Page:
Long-time host thrilled to front a new Grand Rapids venture on Thursday as he celebrates 20th year of the ‘Acoustic Café’ showcase. Local Spins delves beyond the familiar voice.
Rob Reinhart expects it to be a “fun night of discovery.”
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The veteran radio announcer and founder of the Ann Arbor-based “Acoustic Café” syndicated radio program relishes his new partnership with St. Cecilia Music Center, which hosts Grand Rapids singer-songwriter Ralston Bowles and an all-star cast of performers for the first Acoustic Café Folk Series concert on Thursday night.
“This is sort of an extension of the outgrowth of ‘Acoustic Café,’ ” Reinhart told Local Spins, noting he’s been taking the program on the road for live concerts and interviews the past year or so. The show airs in Grand Rapids at 9 a.m. Fridays on WYCE-FM (88.1), and weekly on nearly 100 radio stations plus Voice of America worldwide.
Indeed, for this familiar voice and interviewer, “Acoustic Café” has been nothing but a compelling endeavor of musical discovery since he started the program in “a roundabout way” on five radio stations back in 1995.
With the show touted as an “international showcase” of songwriting talent, the conversationally smooth and informed interviewer has hosted conversations and performances by some of the most respected names in folk, Americana and rock: John Prine, Beck, Richard Thompson, Willie Nelson, John Hiatt, Norah Jones, Beck, Ani DiFranco, Death Cab For Cutie, Alison Krauss, John Mayer, Joan Baez, T Bone Burnett, Tori Amos, Warren Zevon, Iron & Wine, Emmylou Harris and many more.
In just the past few months alone, he’s broadcast interviews with Lee Ann Womack, The Counting Crows, Kenny Wayne Shepherd, Lake Street Dive, Suzy Bogguss and John Gorka.
A ‘GREAT IDEA’ COMING TO FRUITION
And he’s excited about spotlighting – and interviewing – other superlative acts on location in Grand Rapids as part of the “Acoustic Café” concert series, after St. Cecilia Music Center executive director Cathy Holbrook contacted him earlier this year with the idea.
“You never know who’s listening. She called me one day out of the blue,” he recalled. “We talked it through most of the summer and I said, ‘That sounds great. What a great idea.’ ”
So far, two concerts have been announced for the series – Bowles on Thursday and Justin Townes Earle on Dec. 11. Two more might get scheduled in March and May, with Reinhart hinting that the acts to come are “pretty exciting” for Michigan audiences.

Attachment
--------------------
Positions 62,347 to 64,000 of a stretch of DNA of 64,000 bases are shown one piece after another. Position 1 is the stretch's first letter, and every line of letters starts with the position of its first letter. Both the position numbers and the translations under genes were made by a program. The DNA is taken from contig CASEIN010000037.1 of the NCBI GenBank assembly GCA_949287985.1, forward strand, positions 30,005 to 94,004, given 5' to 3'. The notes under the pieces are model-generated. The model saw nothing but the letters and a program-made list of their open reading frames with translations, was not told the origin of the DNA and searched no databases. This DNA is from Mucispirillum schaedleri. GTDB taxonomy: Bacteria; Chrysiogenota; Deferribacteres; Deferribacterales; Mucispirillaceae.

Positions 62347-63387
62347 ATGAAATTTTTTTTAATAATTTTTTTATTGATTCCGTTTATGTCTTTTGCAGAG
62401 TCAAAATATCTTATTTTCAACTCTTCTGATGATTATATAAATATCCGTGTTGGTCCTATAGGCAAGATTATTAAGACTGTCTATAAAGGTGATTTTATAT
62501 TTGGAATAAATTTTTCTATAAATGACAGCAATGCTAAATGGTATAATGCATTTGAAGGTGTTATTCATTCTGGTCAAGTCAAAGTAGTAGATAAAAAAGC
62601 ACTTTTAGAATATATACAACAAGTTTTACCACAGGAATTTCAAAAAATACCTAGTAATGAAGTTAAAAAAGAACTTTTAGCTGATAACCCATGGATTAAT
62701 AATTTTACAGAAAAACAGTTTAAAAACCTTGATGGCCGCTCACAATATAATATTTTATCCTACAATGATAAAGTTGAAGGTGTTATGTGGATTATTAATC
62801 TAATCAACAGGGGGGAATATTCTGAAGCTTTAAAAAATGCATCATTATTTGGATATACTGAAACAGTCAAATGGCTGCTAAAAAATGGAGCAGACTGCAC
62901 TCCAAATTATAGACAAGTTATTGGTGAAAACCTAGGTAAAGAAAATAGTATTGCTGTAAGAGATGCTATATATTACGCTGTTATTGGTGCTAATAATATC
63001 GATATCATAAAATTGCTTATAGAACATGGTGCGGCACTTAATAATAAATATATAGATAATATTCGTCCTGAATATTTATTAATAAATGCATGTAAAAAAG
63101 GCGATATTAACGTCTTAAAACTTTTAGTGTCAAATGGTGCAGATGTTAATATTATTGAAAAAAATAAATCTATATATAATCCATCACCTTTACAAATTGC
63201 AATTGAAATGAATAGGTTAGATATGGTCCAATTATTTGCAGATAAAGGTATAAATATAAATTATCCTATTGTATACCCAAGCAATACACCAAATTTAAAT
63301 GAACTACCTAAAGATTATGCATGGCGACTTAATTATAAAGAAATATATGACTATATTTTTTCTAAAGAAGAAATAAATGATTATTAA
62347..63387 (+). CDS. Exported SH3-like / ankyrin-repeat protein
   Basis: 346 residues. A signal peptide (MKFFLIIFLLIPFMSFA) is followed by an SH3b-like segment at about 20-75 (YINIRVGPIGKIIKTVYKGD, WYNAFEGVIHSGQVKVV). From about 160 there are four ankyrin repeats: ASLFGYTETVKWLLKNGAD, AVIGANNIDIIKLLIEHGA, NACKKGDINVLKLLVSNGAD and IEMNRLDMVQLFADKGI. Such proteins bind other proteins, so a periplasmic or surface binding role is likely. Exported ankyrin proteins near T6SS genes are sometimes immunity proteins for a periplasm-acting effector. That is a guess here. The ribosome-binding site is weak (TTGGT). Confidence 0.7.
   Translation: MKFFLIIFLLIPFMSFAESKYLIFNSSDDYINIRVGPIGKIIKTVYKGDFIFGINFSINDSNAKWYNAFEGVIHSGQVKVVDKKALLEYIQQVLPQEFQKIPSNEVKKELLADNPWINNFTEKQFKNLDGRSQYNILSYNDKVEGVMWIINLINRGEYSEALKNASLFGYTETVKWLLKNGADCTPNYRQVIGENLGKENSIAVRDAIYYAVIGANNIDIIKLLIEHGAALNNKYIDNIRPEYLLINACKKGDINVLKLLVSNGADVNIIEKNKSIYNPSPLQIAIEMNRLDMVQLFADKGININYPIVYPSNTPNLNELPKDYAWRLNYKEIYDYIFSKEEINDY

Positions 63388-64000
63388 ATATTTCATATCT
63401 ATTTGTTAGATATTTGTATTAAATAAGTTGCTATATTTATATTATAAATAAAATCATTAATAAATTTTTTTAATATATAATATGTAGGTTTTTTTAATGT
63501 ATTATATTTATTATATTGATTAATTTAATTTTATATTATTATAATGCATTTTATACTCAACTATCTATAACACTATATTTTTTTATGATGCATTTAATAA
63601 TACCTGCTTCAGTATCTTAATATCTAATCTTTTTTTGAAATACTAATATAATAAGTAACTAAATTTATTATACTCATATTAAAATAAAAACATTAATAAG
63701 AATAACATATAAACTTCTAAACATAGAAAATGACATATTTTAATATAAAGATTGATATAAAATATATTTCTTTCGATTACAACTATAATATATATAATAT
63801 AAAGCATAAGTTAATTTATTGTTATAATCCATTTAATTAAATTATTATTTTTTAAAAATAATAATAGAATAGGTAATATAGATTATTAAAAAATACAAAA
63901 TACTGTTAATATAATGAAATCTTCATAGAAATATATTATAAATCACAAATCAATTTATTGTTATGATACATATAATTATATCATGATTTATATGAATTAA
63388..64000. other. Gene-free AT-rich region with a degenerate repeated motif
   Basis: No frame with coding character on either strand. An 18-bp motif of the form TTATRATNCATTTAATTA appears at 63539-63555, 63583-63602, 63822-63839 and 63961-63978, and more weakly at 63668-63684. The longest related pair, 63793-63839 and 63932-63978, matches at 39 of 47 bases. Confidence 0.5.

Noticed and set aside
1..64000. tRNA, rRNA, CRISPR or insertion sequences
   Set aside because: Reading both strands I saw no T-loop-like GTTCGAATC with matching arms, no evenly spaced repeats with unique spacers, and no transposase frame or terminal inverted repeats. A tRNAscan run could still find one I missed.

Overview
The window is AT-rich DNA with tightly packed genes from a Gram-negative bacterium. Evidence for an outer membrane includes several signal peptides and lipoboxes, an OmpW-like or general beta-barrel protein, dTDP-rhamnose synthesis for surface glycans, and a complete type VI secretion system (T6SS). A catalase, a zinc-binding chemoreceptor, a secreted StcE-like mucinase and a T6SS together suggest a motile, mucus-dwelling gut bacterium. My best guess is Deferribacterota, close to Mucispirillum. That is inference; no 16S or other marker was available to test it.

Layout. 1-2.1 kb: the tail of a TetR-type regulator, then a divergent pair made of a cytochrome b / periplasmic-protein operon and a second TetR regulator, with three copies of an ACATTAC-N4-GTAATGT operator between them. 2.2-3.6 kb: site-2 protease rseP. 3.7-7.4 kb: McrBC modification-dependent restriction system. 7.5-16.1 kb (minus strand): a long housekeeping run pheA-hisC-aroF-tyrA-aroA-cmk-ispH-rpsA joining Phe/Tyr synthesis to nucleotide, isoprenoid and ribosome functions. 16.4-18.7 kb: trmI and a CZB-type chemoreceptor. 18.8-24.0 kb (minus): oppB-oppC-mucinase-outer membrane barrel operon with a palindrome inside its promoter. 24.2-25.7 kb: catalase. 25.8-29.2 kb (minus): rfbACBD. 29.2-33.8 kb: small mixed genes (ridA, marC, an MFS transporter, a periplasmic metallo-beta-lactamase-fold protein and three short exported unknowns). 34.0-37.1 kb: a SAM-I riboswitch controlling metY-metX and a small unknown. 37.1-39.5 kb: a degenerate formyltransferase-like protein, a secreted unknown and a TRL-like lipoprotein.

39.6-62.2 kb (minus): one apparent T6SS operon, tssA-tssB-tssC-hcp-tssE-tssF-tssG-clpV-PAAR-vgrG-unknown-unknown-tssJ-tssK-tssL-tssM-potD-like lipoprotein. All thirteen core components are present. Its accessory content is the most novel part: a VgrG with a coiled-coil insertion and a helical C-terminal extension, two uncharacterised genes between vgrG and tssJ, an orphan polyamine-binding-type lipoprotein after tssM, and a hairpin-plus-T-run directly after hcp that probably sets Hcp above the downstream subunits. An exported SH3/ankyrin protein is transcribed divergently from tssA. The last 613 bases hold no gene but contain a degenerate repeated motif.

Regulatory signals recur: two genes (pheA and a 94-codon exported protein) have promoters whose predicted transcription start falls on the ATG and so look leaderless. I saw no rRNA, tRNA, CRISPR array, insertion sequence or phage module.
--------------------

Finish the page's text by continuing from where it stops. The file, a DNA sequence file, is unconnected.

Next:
If possible, Reinhart will interview artists in front of the audience for the show tapings, though that hasn’t been worked out for every concert. He said he might interview Earle for the radio show prior to his performance in December.
The opening night will feature a host of guests assembled by Bowles, including respected Nashville producer, songwriter and artist Phil Madeira, Austin singer-songwriter Michael Fracasso, Traverse City’s The Accidentals and young Upper Peninsula keyboard phenom Milo Birch.
“The plan is I’m going to come out with Ralston and we’re going to talk about what’s going to be happening over the course of the evening,” Reinhart said. “In the course of that discussion, he will play a couple of songs. … This is really fun to hear the artists talk about their work and it sort of adds another dimension.”
INSPIRED BY THE INDIGO GIRLS
In January, Reinhart will celebrate the 20th anniversary of adding “another dimension” for “Acoustic Café” radio audiences.
And credit folk-rock’s Indigo Girls for inspiring him to create the program in the first place.
Working in commercial rock radio in Ann Arbor in 1990, Reinhart happened to attend a jam-packed Indigo Girls concert at Hill Auditorium and was impressed by the enthusiasm of fans for a band that wasn’t even getting played on the radio.
“I said, ‘I think we’re missing something, this whole acoustic music thing, ’ ” he recalled. “We were missing all these people that are songwriters. I said, ‘Let me have a show on Sundays.’ ”
That “Sunday Morning Unplugged” show eventually convinced him to launch his own syndicated version, “Acoustic Café,” which has continued to grow over the past two decades.
“There’s one rule of syndication: The longer you’re around, the longer you’re around,” Reinhart said, quoting something he was told early on. “If you find a way to stick around, it’ll just grow. … More often than not, radio stations come to us.”
Reinhart, who has two sons, 18 and 13, also has a radio show on Detroit’s WDET which is “more into Michigan artists and Detroit artists.”
But he’s never heard The Accidentals or Birch, and said he’s looking forward to exploring some new artists with the audience as part of the St. Cecilia series kickoff.
“In this day and age, there is kind of a lack of information that comes with the music,” Reinhart said. “People are coming to these performances with little information. They may like the artist or a song they hear on the radio, but they don’t know anything about the acts. They’re really open to hearing what this person is all about.”
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